9. A common mode control circuit according to claim 7, wherein said storage capacitor is connected to the inverting input of said common mode feedback differential amplifier.
10. A common mode control circuit according to claim 6, wherein the at least one pair of amplifiers comprises first and second pairs of amplifiers, with the first pair of amplifiers being connected to the first load and the second pair of amplifiers being connected to a second load in series with the first load; and wherein the first and second pairs of amplifiers are each being driven by a respective differential input signal based upon levels thereof.
11. A common mode control circuit according to claim 6, wherein the first load comprises a speaker.
12. A bridge amplifier comprising:
at least one pair of amplifiers having a common mode control node associated therewith; and
a common mode control circuit for self-configuring said at least one pair of amplifiers in a bridge configuration for driving a first load, and in a single-ended configuration using one the amplifiers for driving the first load based upon a level of a differential input signal, said common mode control circuit comprising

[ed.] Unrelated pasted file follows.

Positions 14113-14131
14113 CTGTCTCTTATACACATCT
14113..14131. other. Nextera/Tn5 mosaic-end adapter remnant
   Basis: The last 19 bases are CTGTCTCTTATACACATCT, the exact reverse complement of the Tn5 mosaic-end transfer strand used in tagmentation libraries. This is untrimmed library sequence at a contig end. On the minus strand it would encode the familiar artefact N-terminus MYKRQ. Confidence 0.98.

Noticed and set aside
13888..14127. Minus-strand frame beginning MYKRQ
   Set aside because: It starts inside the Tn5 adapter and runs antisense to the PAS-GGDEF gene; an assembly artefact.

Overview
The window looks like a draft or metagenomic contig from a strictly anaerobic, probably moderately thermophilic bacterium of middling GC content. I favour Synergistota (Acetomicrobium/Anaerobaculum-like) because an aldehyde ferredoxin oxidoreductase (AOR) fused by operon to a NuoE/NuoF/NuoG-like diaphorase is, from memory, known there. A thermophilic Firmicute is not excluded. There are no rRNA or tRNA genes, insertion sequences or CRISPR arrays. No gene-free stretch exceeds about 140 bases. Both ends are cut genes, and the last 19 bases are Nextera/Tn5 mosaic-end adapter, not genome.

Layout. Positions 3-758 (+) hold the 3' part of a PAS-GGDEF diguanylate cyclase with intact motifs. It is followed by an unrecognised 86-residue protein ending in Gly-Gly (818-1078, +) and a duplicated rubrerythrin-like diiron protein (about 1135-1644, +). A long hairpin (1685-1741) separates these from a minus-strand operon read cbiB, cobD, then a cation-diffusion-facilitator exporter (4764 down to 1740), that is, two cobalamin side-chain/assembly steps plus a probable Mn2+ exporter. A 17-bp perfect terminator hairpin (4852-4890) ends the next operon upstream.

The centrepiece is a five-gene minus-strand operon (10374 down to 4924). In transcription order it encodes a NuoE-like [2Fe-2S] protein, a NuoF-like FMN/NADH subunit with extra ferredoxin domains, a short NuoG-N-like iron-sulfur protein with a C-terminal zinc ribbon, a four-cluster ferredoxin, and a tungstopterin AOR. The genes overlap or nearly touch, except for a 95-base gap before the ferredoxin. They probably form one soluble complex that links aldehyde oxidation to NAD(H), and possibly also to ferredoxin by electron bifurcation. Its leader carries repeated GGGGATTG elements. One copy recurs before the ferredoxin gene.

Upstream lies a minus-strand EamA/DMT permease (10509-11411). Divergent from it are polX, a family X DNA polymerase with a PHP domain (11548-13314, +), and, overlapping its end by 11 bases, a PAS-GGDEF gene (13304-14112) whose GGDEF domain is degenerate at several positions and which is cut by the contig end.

a configuring switch,
a common mode feedback differential amplifier for said at least one of the pair of amplifiers and having a first input connected to the common mode control node of said at least one pair of amplifiers, and a second input that is switched by said configuring switch for short-circuiting the first and second inputs,
a storage capacitor connected between a reference potential and one of the first and second inputs of said common mode feedback differential amplifier, and
a reference potential circuit for generating the reference potential as a saturated replica of the differential input signal for said amplifier that saturates when switching to the bridge configuration.
13. A bridge amplifier according to claim 12, wherein the first input comprises a non-inverting input and the second input comprises an inverting input of said common mode feedback differential amplifier.
14. A bridge amplifier according to claim 12, wherein said reference potential circuit comprises a differential-to-single-ended converter receiving as input the differential input signal and a pair of saturation voltages for generating the reference potential.
15. A bridge amplifier according to claim 13, wherein said storage capacitor is connected to the inverting input of said common mode feedback differential amplifier.
16. A bridge amplifier according to claim 12, wherein said at least one pair of amplifiers comprises first and second pairs of amplifiers, with said first pair of amplifiers being connected to the first load and said second pair of amplifiers being connected to a second load in series with the first load; and wherein the first and second pairs of amplifiers are each being driven by a respective differential input signal based upon levels thereof.
17. A bridge amplifier according to claim 12, wherein the first load comprises a speaker.